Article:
The 888 needs warm tyres and a degree of influence to turn in but it does still feel light, nimble and precise. There is nothing to spoil the high-speed hustle on the SP5 as the brakes are perfect in every way. Feel at the lever, power and progression are perfectly matched to a machine of this weight and BHP. These Brembo’s are not only sublime, they feel ready to race and that is exactly how it should feel on an expensive Sport Production tool. No problem with the gearbox either. The change is fast and accurate which is good because it gets a lot of use. The 8-valve motor needs and loves to be revved. You can quite happily plod along in fifth and sixth but to get the best out of it, the revs have to be kept on the boil between 7-10,000rpm, and this all adds to the special sensation of riding the last of the legendary 851’s.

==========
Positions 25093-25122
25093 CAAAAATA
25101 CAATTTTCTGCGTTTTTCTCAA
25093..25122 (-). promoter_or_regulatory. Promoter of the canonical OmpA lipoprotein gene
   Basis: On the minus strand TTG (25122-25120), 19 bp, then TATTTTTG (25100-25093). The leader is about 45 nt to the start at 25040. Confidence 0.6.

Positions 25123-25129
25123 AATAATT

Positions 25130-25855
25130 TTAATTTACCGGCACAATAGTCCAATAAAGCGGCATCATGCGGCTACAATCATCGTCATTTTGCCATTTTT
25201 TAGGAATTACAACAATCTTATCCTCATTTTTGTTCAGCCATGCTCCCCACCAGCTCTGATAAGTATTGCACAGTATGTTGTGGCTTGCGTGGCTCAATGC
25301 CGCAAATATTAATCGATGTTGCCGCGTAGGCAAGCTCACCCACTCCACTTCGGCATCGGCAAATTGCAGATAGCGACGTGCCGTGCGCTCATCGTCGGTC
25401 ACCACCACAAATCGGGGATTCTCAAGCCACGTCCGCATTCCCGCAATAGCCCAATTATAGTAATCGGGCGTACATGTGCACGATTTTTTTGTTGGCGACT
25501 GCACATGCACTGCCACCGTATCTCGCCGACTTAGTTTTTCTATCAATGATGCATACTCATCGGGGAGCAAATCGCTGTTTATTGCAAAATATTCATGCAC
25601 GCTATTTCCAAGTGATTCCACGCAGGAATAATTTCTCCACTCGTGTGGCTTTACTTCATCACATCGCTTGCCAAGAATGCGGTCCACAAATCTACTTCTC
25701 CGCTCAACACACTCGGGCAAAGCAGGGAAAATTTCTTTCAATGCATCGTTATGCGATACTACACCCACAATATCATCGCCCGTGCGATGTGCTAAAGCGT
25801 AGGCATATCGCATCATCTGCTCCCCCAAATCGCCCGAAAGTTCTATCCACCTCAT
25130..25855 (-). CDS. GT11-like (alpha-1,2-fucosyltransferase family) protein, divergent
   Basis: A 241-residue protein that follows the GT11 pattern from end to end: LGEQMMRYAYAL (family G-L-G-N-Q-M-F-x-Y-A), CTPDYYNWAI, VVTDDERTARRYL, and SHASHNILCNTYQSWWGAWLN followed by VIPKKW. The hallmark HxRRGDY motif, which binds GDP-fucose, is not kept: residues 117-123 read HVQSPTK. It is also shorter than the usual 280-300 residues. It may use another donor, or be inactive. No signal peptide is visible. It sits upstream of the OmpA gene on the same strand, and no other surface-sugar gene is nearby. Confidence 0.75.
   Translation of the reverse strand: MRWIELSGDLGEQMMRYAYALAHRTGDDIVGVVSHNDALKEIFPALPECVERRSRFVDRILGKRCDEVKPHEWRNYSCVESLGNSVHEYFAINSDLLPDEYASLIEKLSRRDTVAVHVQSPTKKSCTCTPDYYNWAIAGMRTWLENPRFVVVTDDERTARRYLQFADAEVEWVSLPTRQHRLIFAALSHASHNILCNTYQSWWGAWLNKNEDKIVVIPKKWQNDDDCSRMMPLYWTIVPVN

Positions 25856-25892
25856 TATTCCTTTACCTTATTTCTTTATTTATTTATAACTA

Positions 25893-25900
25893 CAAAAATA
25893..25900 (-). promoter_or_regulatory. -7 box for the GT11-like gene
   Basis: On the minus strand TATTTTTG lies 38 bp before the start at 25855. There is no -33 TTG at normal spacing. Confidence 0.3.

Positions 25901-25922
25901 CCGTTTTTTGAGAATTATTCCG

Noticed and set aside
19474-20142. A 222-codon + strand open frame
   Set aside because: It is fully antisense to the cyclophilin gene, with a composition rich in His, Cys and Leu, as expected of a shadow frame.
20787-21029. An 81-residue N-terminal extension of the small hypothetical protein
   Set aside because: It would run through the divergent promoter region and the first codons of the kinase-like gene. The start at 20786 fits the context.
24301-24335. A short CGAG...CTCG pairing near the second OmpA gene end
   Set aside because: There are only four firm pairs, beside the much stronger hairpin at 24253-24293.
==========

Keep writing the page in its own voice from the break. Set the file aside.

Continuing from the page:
The effect that the SP5 experience has on the heart rate is hard to match. Not only does it make you feel special, it requires a level of concentration and input not normally associated with a V-twin, and with that comes the reward. It is impossible to not get a thrill from this particular Desmo experience, and realise how close you are to riding the all-conquering WSB assault vehicle. The Yamaha is special, but just can’t match the emotional overload that comes with riding a true legend.

WACO WACKOS AND BUTTHEAD...


Wild Bill Clinton makes it into the White House as Buckingham Palace opens its doors to the public for the first time. David Koresh, the delusional leader of yet another whacky American religious sect met his maker as the FBI put an end to the 51day siege at Waco, Texas with a fire that killed 65 of his followers. US forces in Somalia bite off more than they can chew in Mogadishu as their Black Hawk goes down. Back home, red-faced British Airways are rumbled and have to apologise to Richard Branson for a dirty tricks campaign. Beavis & Butthead’s moronic tendencies prove to be a small screen hit as Mulder & Scully launch a never-ending series of paranormal investigations. Jurassic Park is the big screen summer smash but the final credits roll for Vincent Price and Audrey Hepburn. Farewell also to Bobby Moore and Frank Zappa.